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WOMBAT Club hosts STEM fair

On Tuesday, January 23, the Women Of Medicine, Business, and Technology (WOMBAT) Club had a Science, Technology, Engineering, and Mathematics (STEM) event for Advancement Via Individual Determination (AVID) Students to learn about different career paths. Women of all backgrounds and STEM fields had tables set up around the Performing Arts Center Cafe, eager to share their stories of innovation.

Senior Cricket Gorey, founder of the WOMBAT Club, started the process of organizing the STEM fair back in November. “I reached out to the Anita Borg Institute, which helps promote women into computer science,” says Gorey. “They helped connect me to all these amazing women. I also reached out to old WOMBAT speakers.”

“I contacted Erica Bland and asked her if AVID would be willing to take a day off class to visit a STEM fair,” says Gorey. The fair was open at lunch to the whole school, and during fourth and fifth periods, several AVID teachers brought their students to the fair to hear the women speak. “This was unique to the club… it’s usually just the monthly speakers. We’ve never had a big event like this before. It was a pretty exciting step forward for the WOMBAT Club.”

At the STEM fair, AVID students learn about different future careers.

There were eight representatives from six different companies. Two women explained their respective positions as software engineer and biology researcher at 23 and Me, a genetic testing company. Lynne Thieme, a graduate of the University of Illinois in the Delta-Gamma sorority, continues her sorority work by helping blind athletes. Other speakers included Juanita Mah, a programmer working for Lantian Software, and representatives from Microsoft (Claudia Galvan), Broyhill Asset Management (Andrea Sefler) and HP, Inc (Sofia Marquez and Aja Hartman).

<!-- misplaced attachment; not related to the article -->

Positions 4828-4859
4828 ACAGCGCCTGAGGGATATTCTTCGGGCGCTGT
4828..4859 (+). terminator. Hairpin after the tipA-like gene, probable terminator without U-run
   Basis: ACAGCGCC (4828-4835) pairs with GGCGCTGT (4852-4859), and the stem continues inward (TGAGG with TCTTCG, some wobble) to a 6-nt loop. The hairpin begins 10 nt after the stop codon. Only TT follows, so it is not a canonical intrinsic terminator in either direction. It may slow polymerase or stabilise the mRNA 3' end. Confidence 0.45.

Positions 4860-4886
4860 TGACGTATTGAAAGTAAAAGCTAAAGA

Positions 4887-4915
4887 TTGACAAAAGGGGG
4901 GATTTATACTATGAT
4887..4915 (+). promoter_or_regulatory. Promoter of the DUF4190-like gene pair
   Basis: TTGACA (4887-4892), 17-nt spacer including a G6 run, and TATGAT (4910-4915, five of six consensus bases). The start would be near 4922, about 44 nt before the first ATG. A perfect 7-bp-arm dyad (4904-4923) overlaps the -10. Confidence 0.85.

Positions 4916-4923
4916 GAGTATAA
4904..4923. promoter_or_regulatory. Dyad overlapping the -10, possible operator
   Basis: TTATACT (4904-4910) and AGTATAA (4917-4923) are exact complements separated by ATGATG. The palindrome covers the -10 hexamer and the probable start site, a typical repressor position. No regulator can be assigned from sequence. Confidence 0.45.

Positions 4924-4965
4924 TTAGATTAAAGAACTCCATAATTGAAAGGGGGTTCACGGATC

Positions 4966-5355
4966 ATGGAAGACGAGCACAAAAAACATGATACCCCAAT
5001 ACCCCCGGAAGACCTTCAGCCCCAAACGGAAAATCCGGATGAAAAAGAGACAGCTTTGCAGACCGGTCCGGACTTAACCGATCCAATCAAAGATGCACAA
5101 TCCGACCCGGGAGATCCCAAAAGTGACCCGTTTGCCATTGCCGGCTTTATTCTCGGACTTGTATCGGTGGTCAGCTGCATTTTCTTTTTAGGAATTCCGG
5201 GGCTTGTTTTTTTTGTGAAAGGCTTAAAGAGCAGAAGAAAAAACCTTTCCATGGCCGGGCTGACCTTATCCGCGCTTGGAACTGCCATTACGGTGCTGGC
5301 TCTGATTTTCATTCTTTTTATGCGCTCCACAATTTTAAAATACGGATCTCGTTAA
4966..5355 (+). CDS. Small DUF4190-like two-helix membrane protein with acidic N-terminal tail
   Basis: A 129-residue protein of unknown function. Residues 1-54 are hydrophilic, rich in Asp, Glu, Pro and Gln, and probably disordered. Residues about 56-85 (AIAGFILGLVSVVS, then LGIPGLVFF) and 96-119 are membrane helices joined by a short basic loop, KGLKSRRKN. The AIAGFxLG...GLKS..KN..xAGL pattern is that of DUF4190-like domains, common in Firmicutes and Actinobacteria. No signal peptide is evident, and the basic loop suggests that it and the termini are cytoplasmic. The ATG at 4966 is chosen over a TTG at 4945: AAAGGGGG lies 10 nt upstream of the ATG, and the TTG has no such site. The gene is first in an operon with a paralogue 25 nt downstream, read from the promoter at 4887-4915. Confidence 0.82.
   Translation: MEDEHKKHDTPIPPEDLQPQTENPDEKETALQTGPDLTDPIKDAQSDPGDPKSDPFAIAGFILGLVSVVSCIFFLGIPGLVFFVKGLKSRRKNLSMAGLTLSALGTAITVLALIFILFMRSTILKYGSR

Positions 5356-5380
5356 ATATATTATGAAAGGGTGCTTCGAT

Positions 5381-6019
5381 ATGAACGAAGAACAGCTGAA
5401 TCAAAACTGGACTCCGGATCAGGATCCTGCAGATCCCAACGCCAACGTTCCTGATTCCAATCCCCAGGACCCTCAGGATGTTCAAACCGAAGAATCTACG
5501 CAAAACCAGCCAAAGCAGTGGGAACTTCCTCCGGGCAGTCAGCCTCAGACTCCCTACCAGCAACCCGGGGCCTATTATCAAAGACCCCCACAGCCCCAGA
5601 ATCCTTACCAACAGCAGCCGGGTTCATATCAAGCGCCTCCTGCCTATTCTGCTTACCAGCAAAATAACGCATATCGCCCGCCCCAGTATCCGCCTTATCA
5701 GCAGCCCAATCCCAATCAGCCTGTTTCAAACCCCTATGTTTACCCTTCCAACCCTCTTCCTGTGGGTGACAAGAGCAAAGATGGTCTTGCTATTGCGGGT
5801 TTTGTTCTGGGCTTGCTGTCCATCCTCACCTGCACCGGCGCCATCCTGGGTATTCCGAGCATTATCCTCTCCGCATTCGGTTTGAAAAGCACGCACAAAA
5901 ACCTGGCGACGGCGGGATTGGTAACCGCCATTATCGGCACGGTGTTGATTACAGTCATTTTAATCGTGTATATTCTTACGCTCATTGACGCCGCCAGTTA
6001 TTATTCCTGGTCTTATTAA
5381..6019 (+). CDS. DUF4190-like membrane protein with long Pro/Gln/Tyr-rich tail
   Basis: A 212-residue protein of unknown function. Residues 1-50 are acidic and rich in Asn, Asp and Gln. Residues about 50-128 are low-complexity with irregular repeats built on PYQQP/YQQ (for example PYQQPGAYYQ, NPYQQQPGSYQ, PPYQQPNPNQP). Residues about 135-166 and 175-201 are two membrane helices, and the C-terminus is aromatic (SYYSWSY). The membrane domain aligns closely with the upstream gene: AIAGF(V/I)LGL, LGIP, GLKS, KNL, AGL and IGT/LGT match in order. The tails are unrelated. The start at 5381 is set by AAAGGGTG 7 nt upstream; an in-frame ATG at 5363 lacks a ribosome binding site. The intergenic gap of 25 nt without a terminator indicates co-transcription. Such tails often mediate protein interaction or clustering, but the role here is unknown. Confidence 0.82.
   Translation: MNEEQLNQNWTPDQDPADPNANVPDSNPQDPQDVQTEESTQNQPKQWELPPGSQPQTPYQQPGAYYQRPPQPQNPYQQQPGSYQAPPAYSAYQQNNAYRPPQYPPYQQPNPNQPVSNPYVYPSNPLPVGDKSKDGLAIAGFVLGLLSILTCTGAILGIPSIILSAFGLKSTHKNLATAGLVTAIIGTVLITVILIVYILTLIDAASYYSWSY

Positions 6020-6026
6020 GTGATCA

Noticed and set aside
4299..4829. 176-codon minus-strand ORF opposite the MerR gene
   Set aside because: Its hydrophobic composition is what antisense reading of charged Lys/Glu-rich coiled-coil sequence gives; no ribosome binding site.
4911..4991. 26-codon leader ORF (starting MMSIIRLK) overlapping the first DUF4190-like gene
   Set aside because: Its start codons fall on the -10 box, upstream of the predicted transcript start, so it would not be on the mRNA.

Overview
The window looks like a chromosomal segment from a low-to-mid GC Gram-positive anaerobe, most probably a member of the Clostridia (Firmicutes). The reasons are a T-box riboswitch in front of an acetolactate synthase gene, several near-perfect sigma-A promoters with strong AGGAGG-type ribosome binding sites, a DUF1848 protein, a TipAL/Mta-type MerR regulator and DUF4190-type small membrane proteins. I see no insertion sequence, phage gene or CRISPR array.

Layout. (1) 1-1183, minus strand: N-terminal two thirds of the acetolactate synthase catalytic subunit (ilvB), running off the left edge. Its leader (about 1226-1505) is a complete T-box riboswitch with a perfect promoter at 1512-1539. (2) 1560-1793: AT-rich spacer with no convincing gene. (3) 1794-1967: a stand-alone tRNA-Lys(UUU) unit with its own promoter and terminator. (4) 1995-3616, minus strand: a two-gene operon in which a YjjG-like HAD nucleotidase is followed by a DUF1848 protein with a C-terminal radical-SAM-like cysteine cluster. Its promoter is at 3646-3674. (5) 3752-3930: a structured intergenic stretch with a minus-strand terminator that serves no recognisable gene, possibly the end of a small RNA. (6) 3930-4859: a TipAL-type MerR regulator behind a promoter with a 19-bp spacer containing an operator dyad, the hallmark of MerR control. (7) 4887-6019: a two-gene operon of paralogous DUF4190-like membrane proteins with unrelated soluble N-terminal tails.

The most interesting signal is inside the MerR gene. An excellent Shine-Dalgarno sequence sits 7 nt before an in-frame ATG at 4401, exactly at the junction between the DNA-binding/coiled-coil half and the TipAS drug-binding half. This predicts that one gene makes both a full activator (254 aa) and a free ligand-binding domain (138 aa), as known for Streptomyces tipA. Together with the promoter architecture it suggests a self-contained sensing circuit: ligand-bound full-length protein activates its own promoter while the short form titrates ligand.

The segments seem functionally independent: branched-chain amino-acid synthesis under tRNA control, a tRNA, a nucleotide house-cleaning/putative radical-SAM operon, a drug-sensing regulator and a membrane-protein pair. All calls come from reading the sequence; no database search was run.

Prior to the STEM fair, WOMBAT Club held two meetings this academic year. The first meeting was a presentation by Betty Kayton, who overcame a vision disability to work as a CFO for startup companies. The second was Eve Schooler, the principal engineer and director of research emerging architectures from Intel Corporation.

Betty Kayton spoke to the club in September 2017.

Gorey, along with co-founder Isabelle Sapountzis, began the club early in 2014 with a vision to inspire female students into medicine, business, and technology fields. “I went to the state science fair as a seventh grader, and I remember looking down the row of projects and noticing, there’s no other girls here. It was weird, that I was twelve, and there was already a gender split. I kept thinking about that. So in freshman year, I thought, let’s do something about this!”

Sapountzis has also followed her love of science. As a middle schooler, she joined robotics in spite of being the only female present. “It would make me a little sad,” says Sapountzis. “Why am I the only girl in here? Does nobody else feel comfortable enough to be in this class?”

In November, WOMBAT Club hosted Eve Schooler from Intel.

Ever since she was young, Gorey has loved the wombat animal. “I was joking around that I’d start a wombat club, because of the name,” explains Gorey. “Then I realized that it could stand for Women of Medicine, Business, and Technology.” With a name to the idea, the WOMBAT Club began.

WOMBAT Club meetings will continue this spring in Dr. Richards’ room, F13, with new speakers from different fields. Gorey and Sapountzis are also looking to continue the legacy of WOMBAT Club after they leave M-A. Freshmen and sophomores interested in a leadership role can contact the club via email at [email protected] or through their website.

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